3 Things Every New Parent Needs to Keep in Mind About Estate Planning

New parents have a lot on their plates, so it’s understandable that estate planning is not always at the top of their lists. For those who want to ensure that their children will have the best lives possible no matter what happens to them, it should be. Thankfully, estate planning doesn’t take as much time, money, or hassle as the uninitiated may think. Read on to find out about three things all new parents should know about estate planning to find out how to get started.

Estate Planning Is the Only Way to Ensure that Children Are Provided For

When a parent dies without a will in Oklahoma, his or her estate will be considered intestate. This means that the state will have the final say regarding how the decedent’s assets are distributed. As a general rule, assets are distributed according to blood relation, which means that children are almost always awarded some of the deceased parent’s assets upon his or her death.

Spouses and other blood relations will also be awarded some of the decedent’s assets and since these potential heirs are typically adults, while children are too young to advocate for themselves, they may be able to sway the opinion of the court. The only way for new parents to ensure that their children will get 100% of the assets to which they are entitled is to contact an estate planning lawyer for help drawing up a legal will. Kania Law Office can help.

Living Documents Are Essential for New Parents

Just like a parent on an airplane would put on an oxygen mask before placing one on his or her child, setting up living documents such as a living will and power of attorney helps to secure the physical and financial health of the child indirectly. Having a living will allows parents to designate healthcare proxies, which means that they can choose who will make medical decisions on their behalf if they become mentally incapacitated, while power of attorney gives broader legal authority to a designated agent. Both forms of living documents can help to protect parents’ physical and financial health in the event of an accident or serious illness, which can help to ensure that they will be around to provide for their children.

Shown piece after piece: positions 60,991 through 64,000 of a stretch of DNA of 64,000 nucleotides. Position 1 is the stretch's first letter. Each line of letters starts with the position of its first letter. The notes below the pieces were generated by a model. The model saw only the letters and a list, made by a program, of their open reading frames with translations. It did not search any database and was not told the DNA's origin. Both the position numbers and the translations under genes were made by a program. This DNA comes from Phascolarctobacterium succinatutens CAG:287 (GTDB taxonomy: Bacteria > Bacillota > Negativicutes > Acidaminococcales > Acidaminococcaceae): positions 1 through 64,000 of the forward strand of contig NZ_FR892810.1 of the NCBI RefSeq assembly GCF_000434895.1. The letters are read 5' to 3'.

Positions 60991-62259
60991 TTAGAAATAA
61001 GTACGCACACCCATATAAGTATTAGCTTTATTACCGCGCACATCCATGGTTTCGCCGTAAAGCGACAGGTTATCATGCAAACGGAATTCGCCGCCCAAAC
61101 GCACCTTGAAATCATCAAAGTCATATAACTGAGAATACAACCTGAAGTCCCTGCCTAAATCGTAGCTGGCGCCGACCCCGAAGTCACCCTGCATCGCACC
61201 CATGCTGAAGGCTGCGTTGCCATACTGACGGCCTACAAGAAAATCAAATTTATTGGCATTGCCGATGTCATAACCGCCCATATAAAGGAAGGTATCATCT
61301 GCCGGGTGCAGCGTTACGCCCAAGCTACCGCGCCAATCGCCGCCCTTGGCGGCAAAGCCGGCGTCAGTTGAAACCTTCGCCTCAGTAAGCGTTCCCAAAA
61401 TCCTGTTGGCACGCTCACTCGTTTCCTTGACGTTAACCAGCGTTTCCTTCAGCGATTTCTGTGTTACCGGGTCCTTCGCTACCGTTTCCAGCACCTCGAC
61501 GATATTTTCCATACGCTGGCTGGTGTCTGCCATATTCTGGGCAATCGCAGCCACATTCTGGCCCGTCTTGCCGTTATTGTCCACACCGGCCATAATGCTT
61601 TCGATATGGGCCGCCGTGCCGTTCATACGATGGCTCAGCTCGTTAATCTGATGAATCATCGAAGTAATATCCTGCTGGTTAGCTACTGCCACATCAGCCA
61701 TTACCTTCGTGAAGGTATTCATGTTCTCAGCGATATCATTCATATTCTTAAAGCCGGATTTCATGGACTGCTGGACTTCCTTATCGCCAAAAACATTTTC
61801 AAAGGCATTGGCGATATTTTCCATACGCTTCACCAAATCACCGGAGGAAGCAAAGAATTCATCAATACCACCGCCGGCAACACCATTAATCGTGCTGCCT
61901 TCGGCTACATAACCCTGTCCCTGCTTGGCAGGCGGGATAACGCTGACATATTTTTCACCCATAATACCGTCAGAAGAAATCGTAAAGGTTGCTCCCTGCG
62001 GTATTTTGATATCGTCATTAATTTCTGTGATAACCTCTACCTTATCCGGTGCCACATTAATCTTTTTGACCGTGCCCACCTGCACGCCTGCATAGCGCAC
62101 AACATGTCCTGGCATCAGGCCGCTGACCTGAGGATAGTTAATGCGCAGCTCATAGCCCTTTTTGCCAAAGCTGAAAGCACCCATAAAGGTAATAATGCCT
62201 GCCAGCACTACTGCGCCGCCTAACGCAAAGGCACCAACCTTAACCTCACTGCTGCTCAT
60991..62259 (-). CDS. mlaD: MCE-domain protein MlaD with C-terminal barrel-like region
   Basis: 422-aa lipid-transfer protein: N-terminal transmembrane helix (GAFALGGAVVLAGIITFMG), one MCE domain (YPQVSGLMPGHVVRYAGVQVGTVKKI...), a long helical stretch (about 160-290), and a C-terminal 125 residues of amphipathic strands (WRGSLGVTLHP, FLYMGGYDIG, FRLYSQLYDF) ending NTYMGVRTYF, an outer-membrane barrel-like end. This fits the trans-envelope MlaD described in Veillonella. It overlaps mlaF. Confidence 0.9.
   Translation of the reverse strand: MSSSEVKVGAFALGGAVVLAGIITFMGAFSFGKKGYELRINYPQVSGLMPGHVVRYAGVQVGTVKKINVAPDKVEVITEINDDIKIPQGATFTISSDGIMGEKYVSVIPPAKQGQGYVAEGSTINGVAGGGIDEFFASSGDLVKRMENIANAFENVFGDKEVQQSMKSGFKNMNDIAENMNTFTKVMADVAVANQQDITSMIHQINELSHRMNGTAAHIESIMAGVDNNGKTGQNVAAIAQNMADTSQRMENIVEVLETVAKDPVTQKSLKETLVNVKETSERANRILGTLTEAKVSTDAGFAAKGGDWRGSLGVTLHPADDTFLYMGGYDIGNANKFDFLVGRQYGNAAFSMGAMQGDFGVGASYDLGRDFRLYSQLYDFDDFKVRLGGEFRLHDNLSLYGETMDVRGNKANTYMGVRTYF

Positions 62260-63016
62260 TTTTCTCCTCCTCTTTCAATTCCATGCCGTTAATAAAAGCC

Parents Should Assign Guardians and Trustees

If a parent passes away while his or her child is still a minor, the child will still require ongoing care. Parents can request the help of an estate planner to assign guardians and trustees, both of whom will be responsible for providing for the child’s needs in different ways.

A legal guardian will be assigned custody of minor children, while a trustee will be assigned the responsibility for taking care of minor children’s assets until they come of age. Some parents prefer to name the same person as guardian and trustee, while others feel that having two separate adults fulfill these rolls will provide surviving children with a more balanced upbringing. An estate planner can better explain the benefits and downfalls of each option.

The Bottom Line

No new parent wants to think about what would happen to the child in the event of his or her death. Ignoring the potential problem won’t make it go away, though. It’s better to make plans now to minimize damage to the child’s future and potential should the worst happen. New parents should get in touch with an estate planner as soon as possible after they bring their children home from the hospital.

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